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v. de·ac·ces·sioned, de·ac·ces·sion·ing, de·ac·ces·sions
To remove (an object) from a collection, especially in order to sell it and purchase other objects: "He also denied that ... friends of the museum were permitted to buy ... pieces that were deaccessioned" (New York Times).
To remove an object or objects from a collection.

de′ac·ces′sion n.


or de-ac•ces•sion

(ˌdi ækˈsɛʃ ən)

1. to remove (an object) from the permanent collections of a museum, library, or similar repository, usu. through a sale or trade.
2. the act or fact of deaccessioning an object.
ThesaurusAntonymsRelated WordsSynonymsLegend:
Verb1.deaccession - sell (art works) from a collection, especially in order to raise money for the purchase of other art works; "The museum deaccessioned several important works of this painter"
artistic creation, artistic production, art - the creation of beautiful or significant things; "art does not need to be innovative to be good"; "I was never any good at art"; "he said that architecture is the art of wasting space beautifully"
commerce, commercialism, mercantilism - transactions (sales and purchases) having the objective of supplying commodities (goods and services)
sell - exchange or deliver for money or its equivalent; "He sold his house in January"; "She sells her body to survive and support her drug habit"
References in periodicals archive ?
TMA periodically reviews its holdings and occasionally deaccessions a select few works of art, based on what will enhance the entire Museum collection," it said in an online statement titled "To Whom It May Concern".
Happily, he has benefitted from museum deaccessions too, securing Lucas Cranach's heavily overpainted but near perfect Lamentation over Dead Christ of around 1518 (Fig.
The lack of secondary Scheyern provenance evidence suggests that these were not deaccessions from the abbey library but rather the commercial productions of the bindery itself.
See generally Sue Chen, Art Deaccessions and the Limits of Fiduciary Duty, 14 ART ANTIQUITY & L.
The issues covered in this section are the stuff of many librarian's or information professional's nightmares: malpractice and duty of care, failure to act on a publisher's warning, collections decisions and accuracy of materials, services to licensed professionals, forms of liability arising from assisting lay users, subject expertise and liability for librarians, negligent misrepresentation, contracts and agreements, and acquisitions, loans, and deaccessions as potential issues of liability.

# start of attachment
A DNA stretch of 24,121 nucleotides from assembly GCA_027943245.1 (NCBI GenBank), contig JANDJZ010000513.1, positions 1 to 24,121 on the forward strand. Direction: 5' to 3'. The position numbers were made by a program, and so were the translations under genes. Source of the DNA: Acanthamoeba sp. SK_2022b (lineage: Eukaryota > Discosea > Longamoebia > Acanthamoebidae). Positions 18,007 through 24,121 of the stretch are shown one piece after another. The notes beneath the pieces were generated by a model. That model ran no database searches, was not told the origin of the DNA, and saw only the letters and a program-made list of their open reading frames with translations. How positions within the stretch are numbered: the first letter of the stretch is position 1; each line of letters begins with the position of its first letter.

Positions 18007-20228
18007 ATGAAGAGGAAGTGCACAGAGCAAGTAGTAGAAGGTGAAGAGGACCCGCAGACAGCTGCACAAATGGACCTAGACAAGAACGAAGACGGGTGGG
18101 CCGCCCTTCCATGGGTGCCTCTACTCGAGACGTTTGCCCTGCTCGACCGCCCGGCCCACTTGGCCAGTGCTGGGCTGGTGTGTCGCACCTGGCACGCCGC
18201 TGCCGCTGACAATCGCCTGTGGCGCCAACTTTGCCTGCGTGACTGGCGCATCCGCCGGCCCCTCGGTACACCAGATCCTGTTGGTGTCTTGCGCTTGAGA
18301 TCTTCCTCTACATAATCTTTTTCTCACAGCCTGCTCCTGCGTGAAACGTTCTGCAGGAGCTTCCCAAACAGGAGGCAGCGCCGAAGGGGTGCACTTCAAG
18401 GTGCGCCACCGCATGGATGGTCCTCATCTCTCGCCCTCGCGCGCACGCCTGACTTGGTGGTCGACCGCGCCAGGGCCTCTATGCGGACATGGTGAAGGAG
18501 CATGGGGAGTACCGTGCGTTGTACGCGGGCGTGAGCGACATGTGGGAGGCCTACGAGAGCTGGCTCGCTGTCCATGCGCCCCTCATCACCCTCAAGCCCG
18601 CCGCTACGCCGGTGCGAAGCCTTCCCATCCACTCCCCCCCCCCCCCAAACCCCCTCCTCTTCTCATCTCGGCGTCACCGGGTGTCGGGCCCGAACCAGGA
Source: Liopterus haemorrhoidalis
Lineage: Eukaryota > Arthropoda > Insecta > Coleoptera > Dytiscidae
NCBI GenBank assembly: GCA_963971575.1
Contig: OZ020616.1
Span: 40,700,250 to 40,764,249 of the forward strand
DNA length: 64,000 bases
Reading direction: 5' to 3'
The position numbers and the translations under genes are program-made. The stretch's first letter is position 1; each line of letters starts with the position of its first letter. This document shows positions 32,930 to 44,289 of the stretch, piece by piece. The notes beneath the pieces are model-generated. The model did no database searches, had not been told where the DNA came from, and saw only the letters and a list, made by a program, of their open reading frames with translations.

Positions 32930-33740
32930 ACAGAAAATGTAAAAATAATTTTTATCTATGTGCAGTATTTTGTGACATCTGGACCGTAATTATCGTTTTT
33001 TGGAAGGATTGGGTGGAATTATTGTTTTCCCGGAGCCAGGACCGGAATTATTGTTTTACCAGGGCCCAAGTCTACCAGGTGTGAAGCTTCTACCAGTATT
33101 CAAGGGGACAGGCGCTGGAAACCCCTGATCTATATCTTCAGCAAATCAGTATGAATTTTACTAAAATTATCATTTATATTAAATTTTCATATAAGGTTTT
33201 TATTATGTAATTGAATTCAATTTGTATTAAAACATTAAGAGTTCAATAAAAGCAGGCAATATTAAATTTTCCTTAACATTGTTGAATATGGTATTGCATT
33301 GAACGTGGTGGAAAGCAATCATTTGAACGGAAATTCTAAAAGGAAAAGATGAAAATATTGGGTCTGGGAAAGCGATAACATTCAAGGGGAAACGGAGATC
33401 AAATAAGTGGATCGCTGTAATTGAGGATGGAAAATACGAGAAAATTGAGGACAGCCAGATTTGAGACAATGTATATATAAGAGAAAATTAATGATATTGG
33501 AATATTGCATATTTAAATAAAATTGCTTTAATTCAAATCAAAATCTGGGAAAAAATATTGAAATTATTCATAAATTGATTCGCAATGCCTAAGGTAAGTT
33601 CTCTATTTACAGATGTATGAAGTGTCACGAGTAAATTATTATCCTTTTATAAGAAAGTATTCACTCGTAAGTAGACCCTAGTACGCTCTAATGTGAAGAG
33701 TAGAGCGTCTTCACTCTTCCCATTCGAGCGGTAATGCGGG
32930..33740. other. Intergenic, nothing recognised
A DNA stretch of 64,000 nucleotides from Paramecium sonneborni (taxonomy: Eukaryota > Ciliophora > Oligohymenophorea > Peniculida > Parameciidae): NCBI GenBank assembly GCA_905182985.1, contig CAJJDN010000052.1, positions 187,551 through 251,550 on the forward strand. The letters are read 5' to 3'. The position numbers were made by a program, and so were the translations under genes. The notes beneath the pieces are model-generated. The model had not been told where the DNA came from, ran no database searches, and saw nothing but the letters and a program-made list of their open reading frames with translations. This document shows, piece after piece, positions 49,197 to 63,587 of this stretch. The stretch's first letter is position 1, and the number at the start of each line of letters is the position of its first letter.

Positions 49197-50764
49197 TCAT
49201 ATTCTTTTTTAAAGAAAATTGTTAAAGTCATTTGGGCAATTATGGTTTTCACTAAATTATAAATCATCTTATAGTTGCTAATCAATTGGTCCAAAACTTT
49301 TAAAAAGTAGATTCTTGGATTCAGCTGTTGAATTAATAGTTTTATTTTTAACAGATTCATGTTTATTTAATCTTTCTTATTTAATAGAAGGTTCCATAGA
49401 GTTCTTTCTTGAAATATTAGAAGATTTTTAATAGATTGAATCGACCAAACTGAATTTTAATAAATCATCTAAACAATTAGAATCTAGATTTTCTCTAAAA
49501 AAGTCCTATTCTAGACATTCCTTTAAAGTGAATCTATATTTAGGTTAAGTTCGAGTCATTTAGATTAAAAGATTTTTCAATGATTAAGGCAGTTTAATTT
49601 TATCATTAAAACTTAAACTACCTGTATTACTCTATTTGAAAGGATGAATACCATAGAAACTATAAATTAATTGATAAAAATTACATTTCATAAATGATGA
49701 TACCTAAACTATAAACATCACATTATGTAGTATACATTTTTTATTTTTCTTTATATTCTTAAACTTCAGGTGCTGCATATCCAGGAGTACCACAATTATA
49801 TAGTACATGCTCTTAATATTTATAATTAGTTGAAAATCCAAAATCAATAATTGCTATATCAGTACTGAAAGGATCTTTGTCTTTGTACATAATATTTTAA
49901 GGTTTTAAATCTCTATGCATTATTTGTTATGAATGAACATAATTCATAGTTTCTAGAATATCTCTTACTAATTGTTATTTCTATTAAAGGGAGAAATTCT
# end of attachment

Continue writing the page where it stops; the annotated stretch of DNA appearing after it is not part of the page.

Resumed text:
The deductive Conceptualist--at times jocularly parochial (Asher's Painting and Sculpture from the Museum of Modern Art: Catalog of Deaccessions 1929 Through 1998 by Michael Asher, 1999), at others crypto-canonical (Kelly's PostPartum Document, 1973-79)--may very well acknowledge, even foreground, the "social" or "critical" aspects of art, but not without suppressing trivial notions of "sociality" or ""criticality.
John Kincaid is probably not too far off the mark with his assessment that what is occurring "appears to be a process involving restoration, deaccession, and rebalancing, that is, restorations of powers to the states and their local governments as well as deaccessions of unwanted functions, which, together, could produce a rebalancing of power between the federal government and the states.
Evaluating the procedures for recording accessions and deaccessions and inspecting approvals or acknowledgments to donors of the acquired items.
183) Therefore, the cases that go to trial might not paint a full picture of the challenges brought against museum deaccessions because of standing requirements and the high cost of litigation.
The reactions to museum deaccessions really should not surprise us.
The question of how new purchases will fit into a pre-determined scheme is not entirely resolved, but Horta-Osorio is certain that they are unlikely to add substantially to their collection, as he typically deaccessions pieces to buy finer examples of the same type: 'As time goes by we believe we must focus even more on quality.